Tuesday, 8 July 2014
High-Rise - J.G. Ballard
Author: J.G. Ballard
Genre: Science Fiction
The Book Depository
“High-Rise” by J.G. Ballard is a dystopian novel written in the 1970s which details the collapse of society within a forty storey tower block. The plot follows three different people within the block who each live on different floors, one low, one in the middle and one in the penthouse. Each of these people represents a different level within the social structure of the inhabitants which is linked into how high up they live within the tower block. This fully self-contained community soon begins to fracture as resentments and irritations between different groups boil to the surface resulting in vandalism, abuse and violence.
The first thing that struck about this novel is that it has an incredibly memorable first line:
“Later, as he sat on the balcony eating the dog, Dr. Robert Laing reflected on the unusual events that had taken place within this huge apartment building during the previous months.”
Starting a novel with a scene from the latter portion of the plot like this isn’t new but the way in which Ballard did it left me re-reading the line a few times just to make sure I hadn’t miss-read it. In the end this, section regarding the dog was actually quite mild compared to what was to come with rape, murder and violence clearly present. It really did feel like a misanthrope’s dream which I have to admit can at times make this a tough read as it is hard to really like anyone at all.
However, Ballard’s writing was good enough to keep me reading as I could really see the garbage strewn rooms of the tower block and hear the sounds echoing down the corridors. The violence of the situations are also not just pure brute descriptions, there are some rather chilling moments which are expertly written such as one of the roof involving cannibalism.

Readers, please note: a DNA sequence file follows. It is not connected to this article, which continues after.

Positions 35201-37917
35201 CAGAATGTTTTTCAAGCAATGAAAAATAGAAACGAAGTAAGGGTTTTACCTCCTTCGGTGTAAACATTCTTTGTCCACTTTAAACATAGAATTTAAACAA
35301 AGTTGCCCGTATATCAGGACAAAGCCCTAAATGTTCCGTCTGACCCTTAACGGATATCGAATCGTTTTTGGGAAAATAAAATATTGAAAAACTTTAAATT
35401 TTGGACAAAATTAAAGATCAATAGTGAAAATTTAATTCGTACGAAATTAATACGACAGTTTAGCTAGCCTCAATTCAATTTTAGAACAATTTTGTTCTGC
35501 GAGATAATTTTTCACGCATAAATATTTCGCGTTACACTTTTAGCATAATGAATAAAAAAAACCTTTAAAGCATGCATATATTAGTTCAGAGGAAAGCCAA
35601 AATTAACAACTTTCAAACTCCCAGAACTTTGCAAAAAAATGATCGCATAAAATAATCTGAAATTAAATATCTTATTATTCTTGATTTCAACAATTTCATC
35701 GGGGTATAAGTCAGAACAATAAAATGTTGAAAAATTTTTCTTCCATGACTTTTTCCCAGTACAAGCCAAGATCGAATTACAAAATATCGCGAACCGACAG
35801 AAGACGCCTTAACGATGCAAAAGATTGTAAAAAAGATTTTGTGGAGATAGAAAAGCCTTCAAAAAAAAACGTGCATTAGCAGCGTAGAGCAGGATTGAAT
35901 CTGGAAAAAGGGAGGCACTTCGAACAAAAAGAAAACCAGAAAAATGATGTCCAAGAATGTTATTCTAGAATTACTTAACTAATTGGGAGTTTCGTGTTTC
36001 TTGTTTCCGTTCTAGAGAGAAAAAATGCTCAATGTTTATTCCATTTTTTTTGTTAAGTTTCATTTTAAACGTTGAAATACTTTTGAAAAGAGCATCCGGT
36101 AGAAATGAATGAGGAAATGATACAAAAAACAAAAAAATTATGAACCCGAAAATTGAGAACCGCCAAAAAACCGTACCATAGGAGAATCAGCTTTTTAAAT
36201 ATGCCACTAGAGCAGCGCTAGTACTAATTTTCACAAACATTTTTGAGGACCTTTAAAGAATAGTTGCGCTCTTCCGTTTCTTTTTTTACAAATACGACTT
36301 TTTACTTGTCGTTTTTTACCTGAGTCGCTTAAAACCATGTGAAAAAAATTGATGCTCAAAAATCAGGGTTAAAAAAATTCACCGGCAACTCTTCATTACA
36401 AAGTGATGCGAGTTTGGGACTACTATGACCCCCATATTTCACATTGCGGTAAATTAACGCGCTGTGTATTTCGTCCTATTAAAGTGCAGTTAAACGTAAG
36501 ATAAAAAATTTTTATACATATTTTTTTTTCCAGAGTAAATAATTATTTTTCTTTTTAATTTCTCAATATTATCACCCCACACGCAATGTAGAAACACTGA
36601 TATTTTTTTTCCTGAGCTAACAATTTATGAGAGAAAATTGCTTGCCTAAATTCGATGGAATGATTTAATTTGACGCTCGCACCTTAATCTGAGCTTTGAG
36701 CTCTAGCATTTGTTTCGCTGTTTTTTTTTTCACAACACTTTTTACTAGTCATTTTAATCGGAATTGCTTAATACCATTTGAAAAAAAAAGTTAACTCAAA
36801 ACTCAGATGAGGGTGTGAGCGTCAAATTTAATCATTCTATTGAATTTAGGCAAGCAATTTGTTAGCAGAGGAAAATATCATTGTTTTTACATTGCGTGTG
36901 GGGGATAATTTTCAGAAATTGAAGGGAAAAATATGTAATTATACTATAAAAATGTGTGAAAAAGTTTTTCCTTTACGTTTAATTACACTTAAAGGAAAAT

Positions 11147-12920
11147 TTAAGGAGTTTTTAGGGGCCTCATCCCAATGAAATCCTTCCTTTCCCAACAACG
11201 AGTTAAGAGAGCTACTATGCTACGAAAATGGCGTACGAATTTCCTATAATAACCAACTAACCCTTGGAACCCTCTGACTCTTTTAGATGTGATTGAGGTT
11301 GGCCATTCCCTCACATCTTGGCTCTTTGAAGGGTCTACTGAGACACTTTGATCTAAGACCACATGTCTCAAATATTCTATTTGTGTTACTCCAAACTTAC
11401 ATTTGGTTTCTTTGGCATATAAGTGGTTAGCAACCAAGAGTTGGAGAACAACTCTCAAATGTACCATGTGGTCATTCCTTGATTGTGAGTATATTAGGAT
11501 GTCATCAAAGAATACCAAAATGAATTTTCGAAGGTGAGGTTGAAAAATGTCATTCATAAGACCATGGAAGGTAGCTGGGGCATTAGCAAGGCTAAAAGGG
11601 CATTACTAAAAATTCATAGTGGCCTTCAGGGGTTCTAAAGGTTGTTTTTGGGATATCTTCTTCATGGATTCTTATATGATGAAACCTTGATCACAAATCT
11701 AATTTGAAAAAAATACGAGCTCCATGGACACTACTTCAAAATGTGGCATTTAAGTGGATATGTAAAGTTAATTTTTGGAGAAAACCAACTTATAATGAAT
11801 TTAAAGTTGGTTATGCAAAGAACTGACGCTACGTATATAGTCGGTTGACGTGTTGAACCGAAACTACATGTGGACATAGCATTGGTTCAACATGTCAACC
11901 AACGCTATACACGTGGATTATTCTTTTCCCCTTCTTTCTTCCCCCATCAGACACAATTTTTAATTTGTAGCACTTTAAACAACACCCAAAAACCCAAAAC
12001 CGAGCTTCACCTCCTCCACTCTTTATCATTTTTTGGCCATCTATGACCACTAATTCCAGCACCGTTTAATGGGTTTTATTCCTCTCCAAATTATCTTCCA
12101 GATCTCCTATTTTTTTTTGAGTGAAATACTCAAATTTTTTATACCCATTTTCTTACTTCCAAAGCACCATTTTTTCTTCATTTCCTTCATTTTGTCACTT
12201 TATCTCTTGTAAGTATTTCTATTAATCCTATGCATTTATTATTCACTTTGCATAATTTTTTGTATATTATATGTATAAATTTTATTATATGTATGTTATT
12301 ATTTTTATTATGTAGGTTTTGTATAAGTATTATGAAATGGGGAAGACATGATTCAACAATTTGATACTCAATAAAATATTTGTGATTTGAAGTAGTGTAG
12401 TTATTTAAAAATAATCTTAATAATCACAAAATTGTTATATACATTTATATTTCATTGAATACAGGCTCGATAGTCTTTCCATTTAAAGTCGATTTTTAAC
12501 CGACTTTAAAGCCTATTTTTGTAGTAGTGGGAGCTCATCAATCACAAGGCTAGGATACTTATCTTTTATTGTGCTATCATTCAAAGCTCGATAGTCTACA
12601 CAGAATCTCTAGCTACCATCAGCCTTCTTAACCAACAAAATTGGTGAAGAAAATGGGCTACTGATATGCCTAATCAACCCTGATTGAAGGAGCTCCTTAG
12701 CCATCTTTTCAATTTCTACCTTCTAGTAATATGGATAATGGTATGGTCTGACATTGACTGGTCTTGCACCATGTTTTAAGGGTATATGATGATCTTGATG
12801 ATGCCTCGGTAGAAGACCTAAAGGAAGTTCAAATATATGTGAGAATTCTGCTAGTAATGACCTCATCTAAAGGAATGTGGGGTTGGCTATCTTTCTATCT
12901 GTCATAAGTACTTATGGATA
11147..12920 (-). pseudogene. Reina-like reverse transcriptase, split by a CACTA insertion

One aspect of the story which struck me as being a weakness is that the three people whose perspectives we get are all men. Yes, women are involved in the story but their own thoughts, views or ideas are left unclarified. I think the novel would have been greatly enhanced by at least getting part of the story told from a feminine viewpoint.
I think my biggest issue with the novel however is that I just couldn’t believe that groups of intelligent, professional adults could descend into tribal chaos when the wider world is perfectly normal and still available to them. If there had been some sort of cataclysmic event or they were stranded somewhere then fine, but in this case people just need to leave the building to return to the regular society in which they have been treated well.
Maybe Ballard was just trying to find a way to create an allegorical look at modern urban development and its effect of society. Either way, it had me thinking about it and comparing his tower block with the rapid urban decay and social problems that ended up plaguing the UK’s real tower blocks. So on that front the novel works, but it would have been nice to also give me a plot that I could actually believe in.
Overall, whilst I found the book to be well written and interesting in how it looks at urban society I just struggled to suspend my disbelief in regards to the plot.